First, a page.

News Story

NF Center Investigators Seek Predictors of NF1-related Optic Gliomas

Stephanie M. Morris, MD

People with neurofibromatosis type 1 (NF1) can develop a broad spectrum of features, ranging from benign and malignant tumors to cognitive impairment, motor delays and autism. This degree of variability presents a significant challenge for physicians caring for individuals with NF1, since it is not currently possible to predict which medical problems will arise in a given patient, or whether these problems will require treatment.
Macrocephaly (‘macro’ meaning ‘large’; ‘cephaly’ meaning head’) is one of the most commonly observed manifestations of NF1, and has been proposed as a predictive factor for development of optic pathway gliomas (OPG) in children with NF1. The use of macrocephaly as a marker for OPG would represent a useful predictive tool and could reduce the need for repeated neuroimaging to identify these brain tumors in young children.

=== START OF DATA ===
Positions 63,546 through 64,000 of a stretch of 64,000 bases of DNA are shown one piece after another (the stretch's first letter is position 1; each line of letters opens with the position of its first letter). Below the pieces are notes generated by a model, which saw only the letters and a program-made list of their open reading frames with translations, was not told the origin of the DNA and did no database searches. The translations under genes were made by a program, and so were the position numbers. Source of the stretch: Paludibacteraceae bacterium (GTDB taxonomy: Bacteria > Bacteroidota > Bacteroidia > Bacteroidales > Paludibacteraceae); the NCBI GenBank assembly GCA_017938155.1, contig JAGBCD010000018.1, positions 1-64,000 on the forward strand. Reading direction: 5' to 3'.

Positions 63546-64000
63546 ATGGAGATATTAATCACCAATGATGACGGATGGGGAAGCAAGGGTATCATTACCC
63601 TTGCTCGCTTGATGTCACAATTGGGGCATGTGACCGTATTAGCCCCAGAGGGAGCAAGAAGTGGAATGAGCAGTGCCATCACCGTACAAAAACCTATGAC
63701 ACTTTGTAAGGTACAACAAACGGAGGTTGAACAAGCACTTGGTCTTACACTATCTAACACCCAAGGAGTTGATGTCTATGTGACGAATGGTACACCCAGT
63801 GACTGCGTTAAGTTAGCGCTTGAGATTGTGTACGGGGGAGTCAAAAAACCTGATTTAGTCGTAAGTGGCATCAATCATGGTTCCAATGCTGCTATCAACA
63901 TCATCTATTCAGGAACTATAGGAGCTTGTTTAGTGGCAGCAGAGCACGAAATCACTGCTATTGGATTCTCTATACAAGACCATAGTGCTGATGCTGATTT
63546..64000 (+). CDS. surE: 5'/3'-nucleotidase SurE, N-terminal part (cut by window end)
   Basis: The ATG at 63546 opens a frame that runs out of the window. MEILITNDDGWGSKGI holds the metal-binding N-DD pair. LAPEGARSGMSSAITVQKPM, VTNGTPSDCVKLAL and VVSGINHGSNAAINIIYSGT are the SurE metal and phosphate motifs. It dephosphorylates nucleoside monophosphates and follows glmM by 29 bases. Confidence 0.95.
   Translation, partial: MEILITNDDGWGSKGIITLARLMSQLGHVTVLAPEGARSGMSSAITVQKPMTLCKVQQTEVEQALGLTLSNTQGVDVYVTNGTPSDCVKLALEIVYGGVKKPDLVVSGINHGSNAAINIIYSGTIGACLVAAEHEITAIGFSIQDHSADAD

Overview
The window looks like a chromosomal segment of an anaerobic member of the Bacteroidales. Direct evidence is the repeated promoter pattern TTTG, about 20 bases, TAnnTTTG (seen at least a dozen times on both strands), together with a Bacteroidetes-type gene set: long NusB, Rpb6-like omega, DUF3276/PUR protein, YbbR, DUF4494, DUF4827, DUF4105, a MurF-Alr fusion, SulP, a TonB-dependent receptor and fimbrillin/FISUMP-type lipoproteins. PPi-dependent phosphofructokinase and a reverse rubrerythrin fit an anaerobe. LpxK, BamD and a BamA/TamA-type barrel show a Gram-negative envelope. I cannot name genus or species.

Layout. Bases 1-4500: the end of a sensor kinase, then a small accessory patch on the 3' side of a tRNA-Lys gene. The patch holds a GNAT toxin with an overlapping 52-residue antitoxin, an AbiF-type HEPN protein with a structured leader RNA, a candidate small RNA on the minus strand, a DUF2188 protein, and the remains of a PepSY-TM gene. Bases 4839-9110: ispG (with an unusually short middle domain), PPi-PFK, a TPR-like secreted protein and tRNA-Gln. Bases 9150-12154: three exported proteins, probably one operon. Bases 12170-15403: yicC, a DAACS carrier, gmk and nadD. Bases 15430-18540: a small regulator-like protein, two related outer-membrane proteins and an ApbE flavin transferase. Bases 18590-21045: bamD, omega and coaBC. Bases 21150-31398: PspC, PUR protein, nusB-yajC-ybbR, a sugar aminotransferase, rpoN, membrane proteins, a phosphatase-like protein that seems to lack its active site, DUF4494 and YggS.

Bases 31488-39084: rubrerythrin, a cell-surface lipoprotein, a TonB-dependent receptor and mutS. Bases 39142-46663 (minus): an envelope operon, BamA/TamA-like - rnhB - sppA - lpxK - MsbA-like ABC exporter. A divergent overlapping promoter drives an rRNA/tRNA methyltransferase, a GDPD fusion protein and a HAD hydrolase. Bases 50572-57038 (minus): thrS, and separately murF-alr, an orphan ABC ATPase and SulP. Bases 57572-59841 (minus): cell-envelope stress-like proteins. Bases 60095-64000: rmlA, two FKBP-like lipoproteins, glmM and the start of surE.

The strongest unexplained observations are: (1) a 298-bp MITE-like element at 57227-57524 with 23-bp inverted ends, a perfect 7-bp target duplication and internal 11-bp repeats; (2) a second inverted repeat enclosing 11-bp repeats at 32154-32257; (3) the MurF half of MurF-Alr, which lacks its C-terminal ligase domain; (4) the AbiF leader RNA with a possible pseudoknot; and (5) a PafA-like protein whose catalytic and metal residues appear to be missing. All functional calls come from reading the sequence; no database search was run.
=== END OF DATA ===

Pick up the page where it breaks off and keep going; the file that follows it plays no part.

In a report recently published in the Journal of Child Neurology, Dr. Stephanie Morris and her colleagues demonstrated that macrocephaly is neither a reliable predictor of OPG development, nor is it an indicator of subsequent vision loss in those with NF1-related OPG.
Current studies spearheaded by Dr. Morris are aimed at discovering new markers for specific NF1-related medical problems, including autism and attention deficit.
Morris SM, Monroe CL, Gutmann DH. Macrocephaly Is Not a Predictor of Optic Pathway Glioma Development or Treatment in Neurofibromatosis Type 1. Journal of Child Neurology. 2016 Aug 31. doi:10.1177/0883073816664659 [Epub ahead of print]